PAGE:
WHERE WE ARE NOW…AND HOW WE GOT HERE (aka the first and longest post on this blog!)
A SCARY DAY
On July 28, 2014, doing nothing more than stepping from one foot to the next, TitaniumAmy’s right femur spiral fractured. She was at physical therapy at the time, and her PT, Dustin, saw the bone bulge from the side of her thigh as she collapsed. He immediately stabilized her leg. Paramedics put her leg in traction and she was transported to the hospital where she had a titanium rod implanted late that night.
Although we knew our girl’s bones were unusual, we had been told that her condition was not associated with fractures ~ especially non-trauma fractures. Our concerns were compounded, especially since nobody could say for sure whether this would happen again.
A CALL TO AN OLD FRIEND
We called Dr. Duke, Amy’s former endocrinologist, and a world-renowned bone specialist at Children’s Hospital, Los Angeles. Amy had not seen him in several years (we had stepped off the never-ending wheel of doctors when she was in high school – after years of looking for answers, we decided to just focus on living life). In those intervening years, medicine, and in particular, genetic research, had advanced to the point where there was a new option available to us – whole exome sequencing (WES). Dr. Duke arranged for Amy’s blood to be sent to UCLA for testing.
MEANWHILE, BACK AT PHYSICAL THERAPY
Amy and Dustin had started setting goals. Her bone was healing oh-so-slowly (the most recent x-ray, 18 months post-surgery, shows it still is not completely healed!). First was simply walking. Soon the goal became walking around Disneyland. That goal met, Amy wanted to learn to run again. And, a crazy idea started to take shape – what if they could RUN through Disneyland?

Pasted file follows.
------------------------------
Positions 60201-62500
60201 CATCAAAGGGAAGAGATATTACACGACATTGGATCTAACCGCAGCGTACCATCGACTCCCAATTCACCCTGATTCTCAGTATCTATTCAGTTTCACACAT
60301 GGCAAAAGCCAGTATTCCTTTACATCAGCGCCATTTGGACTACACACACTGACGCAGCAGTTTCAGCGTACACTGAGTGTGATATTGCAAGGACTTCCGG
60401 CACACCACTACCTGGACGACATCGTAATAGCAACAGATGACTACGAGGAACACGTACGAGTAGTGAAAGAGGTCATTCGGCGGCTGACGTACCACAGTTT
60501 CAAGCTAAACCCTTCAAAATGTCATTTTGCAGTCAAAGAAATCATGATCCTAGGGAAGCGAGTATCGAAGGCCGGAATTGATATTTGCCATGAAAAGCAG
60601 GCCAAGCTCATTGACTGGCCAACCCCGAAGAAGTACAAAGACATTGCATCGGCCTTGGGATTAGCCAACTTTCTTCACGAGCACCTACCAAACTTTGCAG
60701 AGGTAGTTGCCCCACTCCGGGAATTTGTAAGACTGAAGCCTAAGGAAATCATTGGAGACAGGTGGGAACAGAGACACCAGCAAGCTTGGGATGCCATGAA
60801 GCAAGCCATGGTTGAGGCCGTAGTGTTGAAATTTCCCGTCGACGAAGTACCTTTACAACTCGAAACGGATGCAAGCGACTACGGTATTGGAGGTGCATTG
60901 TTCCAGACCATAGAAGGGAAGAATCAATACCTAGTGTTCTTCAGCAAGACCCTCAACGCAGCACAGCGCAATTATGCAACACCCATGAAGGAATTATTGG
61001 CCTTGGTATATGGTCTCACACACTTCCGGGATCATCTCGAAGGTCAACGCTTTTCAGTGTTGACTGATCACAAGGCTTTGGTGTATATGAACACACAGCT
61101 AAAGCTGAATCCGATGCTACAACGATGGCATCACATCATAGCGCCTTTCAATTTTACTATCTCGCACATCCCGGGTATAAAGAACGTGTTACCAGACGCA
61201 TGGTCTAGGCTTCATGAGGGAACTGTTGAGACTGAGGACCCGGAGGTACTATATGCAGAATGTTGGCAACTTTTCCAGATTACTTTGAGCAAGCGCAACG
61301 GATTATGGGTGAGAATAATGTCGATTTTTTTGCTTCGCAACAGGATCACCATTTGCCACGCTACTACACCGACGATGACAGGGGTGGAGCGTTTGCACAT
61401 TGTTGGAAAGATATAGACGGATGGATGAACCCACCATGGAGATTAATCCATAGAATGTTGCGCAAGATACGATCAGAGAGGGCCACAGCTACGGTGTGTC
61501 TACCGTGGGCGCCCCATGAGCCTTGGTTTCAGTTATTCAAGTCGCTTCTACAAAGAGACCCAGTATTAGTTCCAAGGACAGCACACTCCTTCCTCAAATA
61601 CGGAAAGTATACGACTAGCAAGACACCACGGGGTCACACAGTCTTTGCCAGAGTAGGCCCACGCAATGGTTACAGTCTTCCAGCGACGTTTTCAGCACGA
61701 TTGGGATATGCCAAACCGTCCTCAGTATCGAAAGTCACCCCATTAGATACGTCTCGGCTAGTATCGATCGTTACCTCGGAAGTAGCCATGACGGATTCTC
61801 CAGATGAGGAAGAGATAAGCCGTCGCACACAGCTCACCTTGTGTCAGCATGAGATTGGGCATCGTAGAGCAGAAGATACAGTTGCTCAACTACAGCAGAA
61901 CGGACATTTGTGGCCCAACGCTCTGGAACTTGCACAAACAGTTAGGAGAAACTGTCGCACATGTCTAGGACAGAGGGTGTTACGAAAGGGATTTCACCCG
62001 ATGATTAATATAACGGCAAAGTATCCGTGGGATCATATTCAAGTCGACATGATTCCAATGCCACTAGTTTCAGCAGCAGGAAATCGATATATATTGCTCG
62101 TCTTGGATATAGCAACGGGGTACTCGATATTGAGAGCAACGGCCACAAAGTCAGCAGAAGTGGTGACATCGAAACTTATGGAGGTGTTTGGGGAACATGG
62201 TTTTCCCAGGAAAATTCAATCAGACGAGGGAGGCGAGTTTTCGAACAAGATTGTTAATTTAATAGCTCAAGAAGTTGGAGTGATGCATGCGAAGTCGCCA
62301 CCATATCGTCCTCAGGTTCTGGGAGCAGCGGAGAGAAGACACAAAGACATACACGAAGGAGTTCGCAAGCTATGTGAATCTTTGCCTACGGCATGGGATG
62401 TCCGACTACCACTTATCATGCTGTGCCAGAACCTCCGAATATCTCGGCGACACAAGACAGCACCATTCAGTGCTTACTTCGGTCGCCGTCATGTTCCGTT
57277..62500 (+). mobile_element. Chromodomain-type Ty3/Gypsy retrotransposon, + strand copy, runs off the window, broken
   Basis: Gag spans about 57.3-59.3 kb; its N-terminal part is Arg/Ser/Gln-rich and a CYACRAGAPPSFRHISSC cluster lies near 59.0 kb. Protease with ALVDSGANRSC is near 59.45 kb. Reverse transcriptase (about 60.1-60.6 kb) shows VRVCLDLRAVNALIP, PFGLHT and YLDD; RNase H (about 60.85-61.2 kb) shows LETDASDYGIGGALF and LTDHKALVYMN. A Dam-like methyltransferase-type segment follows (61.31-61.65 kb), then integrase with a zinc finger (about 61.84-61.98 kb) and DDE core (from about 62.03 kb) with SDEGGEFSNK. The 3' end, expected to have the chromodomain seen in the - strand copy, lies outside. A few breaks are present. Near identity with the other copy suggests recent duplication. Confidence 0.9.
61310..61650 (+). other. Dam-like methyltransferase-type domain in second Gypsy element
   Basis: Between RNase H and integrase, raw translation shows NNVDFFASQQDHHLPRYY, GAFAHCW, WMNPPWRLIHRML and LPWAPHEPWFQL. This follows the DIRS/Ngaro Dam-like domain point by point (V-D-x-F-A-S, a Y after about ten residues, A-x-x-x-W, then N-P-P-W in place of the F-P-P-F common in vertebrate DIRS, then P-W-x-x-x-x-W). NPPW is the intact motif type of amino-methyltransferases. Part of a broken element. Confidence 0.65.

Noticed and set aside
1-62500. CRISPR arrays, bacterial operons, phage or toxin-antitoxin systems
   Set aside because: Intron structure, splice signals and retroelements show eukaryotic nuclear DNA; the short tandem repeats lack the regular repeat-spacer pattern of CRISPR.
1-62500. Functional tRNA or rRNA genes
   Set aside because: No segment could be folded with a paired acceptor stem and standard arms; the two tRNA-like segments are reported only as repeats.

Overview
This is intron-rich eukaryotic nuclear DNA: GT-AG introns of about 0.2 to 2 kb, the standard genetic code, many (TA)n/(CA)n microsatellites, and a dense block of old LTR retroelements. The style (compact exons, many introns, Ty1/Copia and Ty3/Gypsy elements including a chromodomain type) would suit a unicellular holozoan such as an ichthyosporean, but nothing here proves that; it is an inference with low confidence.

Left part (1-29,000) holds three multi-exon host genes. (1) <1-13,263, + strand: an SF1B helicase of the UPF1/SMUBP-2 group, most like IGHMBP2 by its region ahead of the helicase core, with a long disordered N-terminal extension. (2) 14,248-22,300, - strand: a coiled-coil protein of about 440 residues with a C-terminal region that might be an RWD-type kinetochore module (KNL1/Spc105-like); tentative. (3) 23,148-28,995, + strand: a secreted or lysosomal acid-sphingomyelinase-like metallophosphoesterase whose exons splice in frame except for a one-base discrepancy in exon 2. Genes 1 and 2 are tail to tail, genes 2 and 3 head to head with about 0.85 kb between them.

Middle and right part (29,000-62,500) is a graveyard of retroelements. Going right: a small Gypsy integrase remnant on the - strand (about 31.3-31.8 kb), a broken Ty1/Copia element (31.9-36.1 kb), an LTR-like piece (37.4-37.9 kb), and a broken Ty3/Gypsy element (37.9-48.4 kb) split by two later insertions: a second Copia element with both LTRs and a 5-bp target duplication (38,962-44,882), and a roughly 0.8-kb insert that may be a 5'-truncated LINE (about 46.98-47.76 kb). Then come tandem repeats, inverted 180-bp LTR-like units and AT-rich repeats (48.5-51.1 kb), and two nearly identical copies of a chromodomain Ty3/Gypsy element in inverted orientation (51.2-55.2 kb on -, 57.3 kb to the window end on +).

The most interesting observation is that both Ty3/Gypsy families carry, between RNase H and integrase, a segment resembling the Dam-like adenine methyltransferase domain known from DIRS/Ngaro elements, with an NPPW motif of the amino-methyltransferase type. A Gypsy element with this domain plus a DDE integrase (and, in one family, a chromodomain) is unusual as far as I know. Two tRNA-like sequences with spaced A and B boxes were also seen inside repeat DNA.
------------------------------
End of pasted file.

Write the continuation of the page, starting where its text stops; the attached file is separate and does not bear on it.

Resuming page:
We didn’t hold out a whole lot of hope for WES, after all, Amy’s genes had already been examined at least 3 times in the past with no findings. But, this time was different. Three small errors were found. And, in true TitaniumAmy form, her genetic make-up is so unique in that nobody else has been recorded to have these exact errors. Two of these errors are therefore termed as having “unknown significance.”
But, people with errors in this particular portion of the genome have some similar characteristics. The short story is that errors on this gene are associated with serious medical concerns, and progressive decline. Only about 1 in a million babies with similar issues survive until birth. Amy is one of only a handful of adults identified as living with this type of genetic disease. More testing is still needed before a final diagnosis will be given.
IF YOU CAN DREAM IT…
As these troubling results were coming back (and with them a plethora of activity from arranging meetings with geneticists and specialists to being accepted into medical research at the National Institutes of Health) Amy was moving toward her goal. She and Dustin had set their sights on a Disney 5K run. It was a surreal juxtaposition: While we were learning about this frightening genetic condition, Amy was being undeniably HEALTHY. The dream was alive…just one barrier stood in the way…the Disneyland 5K races were sold out months in advance.
Enter Kevin, of Rausch Physical Therapy. He contacted a fairy godmother at Disneyland, and through that contact, many people worked together to get Amy into the Star Wars 5K through Disneyland Resort. The race would take place on January 15th, 2016, which was a little over a month away; and Amy needed to be able to run a 16 minute mile. She kicked into a new drive in PT, and soon the race was within reach.
YOU CAN DO IT!
Apparently the Force Awakens early…we had to be at the Disneyland at 4:30 a.m. for the race! As we walked toward the lights and tents and crazy, costumed runners, Amy’s smile just got wider and wider. Amy and Dustin set off pre-dawn for a 3.1 mile trek through the most magical place on Earth.
Waiting at the finish line, we finally caught sight of our runners just as the first rays of dawn started to lighten the sky. But, Amy’s grin was brighter still. She and Dustin kept looking back and forth at one another smiling like kids at Christmas. What a difference from the worried looks that had passed between them just 18 months before.
Amy looked so strong as she jogged across the finish line. By the end of the morning, Amy and Dustin were already discussing what their next goal would be. In the meantime, we have gotten our date for a visit to Bethesda, MD, to meet the researchers at the National Institutes of Health. Hopefully, they will be able to help us understand Amy’s medical condition better, and Amy will be able to help them learn more as well.
Regardless of where the medical journey takes us, my bet is on TitaniumAmy and her unwavering commitment to defying odds and embracing life.